flooded and wrecked us in Carolina
and fled the scene of her crime
to plant a wet kiss
on the North and East,
there came the forces
of fix and restoration.
I’d done my bit,
trimming and quartering
a long-needle pine that,
had only grazed my front roof gutter.
I’d raked and rolled the remnants,
-needles, branches, brush and siding-
to the curb.
I was resting in my wicker rocker
on my damaged porch
when the men and their
beat-up claw-lift trucks
rumbled down my street.
as one guy,
paused to talk.
He allowed my town
half a million dollars to the company
for unblocked streets.
He would see nothing of that big money,
but was proud,
I could tell,
for the part in the tough labor
he and his workers would do.
I offered his crew
cold water and the branch cutter
I’d used on that fallen pine
so they could cut away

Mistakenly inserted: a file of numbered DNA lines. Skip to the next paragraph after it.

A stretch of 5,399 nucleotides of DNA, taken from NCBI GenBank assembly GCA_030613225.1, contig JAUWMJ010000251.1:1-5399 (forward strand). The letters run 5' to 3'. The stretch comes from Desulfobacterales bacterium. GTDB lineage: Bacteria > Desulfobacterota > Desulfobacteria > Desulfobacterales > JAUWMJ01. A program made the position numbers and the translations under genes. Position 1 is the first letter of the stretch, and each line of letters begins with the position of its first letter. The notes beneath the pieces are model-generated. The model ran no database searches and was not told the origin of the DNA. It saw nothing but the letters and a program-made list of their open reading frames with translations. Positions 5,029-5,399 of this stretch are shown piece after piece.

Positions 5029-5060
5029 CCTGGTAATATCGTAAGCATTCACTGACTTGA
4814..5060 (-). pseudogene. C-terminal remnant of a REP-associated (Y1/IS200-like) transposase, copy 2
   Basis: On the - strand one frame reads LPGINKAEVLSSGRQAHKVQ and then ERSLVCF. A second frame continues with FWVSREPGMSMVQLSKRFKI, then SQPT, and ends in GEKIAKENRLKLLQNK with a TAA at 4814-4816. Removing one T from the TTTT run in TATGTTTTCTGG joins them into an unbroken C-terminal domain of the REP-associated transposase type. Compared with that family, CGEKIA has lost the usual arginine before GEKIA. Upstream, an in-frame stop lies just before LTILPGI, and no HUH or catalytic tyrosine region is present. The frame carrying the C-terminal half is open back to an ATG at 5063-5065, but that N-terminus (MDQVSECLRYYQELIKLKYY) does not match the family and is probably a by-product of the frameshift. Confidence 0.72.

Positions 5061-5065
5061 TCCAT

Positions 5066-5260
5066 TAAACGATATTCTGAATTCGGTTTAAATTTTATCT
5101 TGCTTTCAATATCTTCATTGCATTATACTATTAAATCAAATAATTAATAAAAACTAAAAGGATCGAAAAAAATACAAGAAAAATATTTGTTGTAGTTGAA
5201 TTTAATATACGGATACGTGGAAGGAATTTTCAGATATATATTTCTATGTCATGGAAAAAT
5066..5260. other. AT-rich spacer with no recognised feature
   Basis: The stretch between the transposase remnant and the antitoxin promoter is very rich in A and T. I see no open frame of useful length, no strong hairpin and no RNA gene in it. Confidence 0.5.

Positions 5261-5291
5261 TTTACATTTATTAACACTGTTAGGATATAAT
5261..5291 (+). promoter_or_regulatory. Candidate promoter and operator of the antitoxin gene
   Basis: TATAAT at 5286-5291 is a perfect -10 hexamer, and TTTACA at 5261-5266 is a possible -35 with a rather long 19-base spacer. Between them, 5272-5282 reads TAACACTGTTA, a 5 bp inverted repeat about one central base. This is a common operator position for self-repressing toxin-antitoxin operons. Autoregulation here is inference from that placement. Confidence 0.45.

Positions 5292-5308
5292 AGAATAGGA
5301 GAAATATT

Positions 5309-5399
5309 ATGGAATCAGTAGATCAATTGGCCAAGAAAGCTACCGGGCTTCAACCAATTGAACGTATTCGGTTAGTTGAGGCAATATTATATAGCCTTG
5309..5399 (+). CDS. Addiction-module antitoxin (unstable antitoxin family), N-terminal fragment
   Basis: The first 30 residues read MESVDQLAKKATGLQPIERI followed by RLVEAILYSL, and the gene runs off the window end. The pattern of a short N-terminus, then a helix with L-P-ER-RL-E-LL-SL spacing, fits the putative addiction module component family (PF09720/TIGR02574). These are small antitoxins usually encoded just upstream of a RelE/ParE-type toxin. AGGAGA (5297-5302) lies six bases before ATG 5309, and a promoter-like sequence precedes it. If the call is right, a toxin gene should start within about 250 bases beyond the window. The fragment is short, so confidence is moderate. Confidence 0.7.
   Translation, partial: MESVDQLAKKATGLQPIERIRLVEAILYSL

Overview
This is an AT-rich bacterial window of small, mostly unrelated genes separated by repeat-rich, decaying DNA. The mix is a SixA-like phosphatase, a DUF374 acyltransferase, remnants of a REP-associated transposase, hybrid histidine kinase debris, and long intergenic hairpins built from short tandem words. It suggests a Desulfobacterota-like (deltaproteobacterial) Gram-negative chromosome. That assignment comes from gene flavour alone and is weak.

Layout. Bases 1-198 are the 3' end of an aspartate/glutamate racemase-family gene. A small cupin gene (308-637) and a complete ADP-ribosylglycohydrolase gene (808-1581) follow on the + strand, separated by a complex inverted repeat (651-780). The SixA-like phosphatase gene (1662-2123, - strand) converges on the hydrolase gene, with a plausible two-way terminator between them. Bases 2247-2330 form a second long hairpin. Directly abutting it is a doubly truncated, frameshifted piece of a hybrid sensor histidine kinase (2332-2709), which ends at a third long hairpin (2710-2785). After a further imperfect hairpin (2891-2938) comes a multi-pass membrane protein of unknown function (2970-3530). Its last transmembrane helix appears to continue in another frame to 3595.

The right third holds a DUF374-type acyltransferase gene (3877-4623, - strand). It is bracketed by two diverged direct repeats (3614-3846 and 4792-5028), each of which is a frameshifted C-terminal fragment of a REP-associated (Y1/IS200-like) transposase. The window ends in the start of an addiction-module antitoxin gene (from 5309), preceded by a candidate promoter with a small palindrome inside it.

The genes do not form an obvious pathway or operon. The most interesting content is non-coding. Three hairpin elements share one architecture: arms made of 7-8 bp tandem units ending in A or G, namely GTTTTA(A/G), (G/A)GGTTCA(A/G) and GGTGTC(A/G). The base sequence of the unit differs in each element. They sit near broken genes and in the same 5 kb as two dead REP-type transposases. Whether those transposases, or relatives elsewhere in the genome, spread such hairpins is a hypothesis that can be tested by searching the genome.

low hanging branches above the piles,
the easier to reach the rubbish on my road
with their rusty hydraulic scoop.
They did a fine job.
And I thought,
I have sweat a few days in my life,
but I have not sweat my life away.
I have worked hard a few days in my life,
but I have not hard-worked my life away.
(I’m a retired school teacher
and sometime poet,
not a hard-hat,
I know the screech and scream
of a diamond-edged saw
as it cuts concrete blocks
on construction sites.
I know the weight
of a shingle square
cutting my shoulder
as I climb
a shaky ladder
to a second-story roof.
I know the acrid smell
as we hefted
Indian-tanks and shovels
up a burning, wooded hill
to cut a break and kill
the wind sucking blaze.
I can make an old mans
nostalgic claim to those labors
of my misspent youth.
will I own the
as these men do,
of day after day
sweat and dirt and dust and strain.
They deserve every dollar they will ever earn,
but will, for all their effort,
seldom make enough to more than just ends meet.
I can raise their pay for their toil,
(a few pennies worth anyway,)
with the admiration in these old-man-eyes
as I watch these skilled, young Merlins
work their magic on this broken world.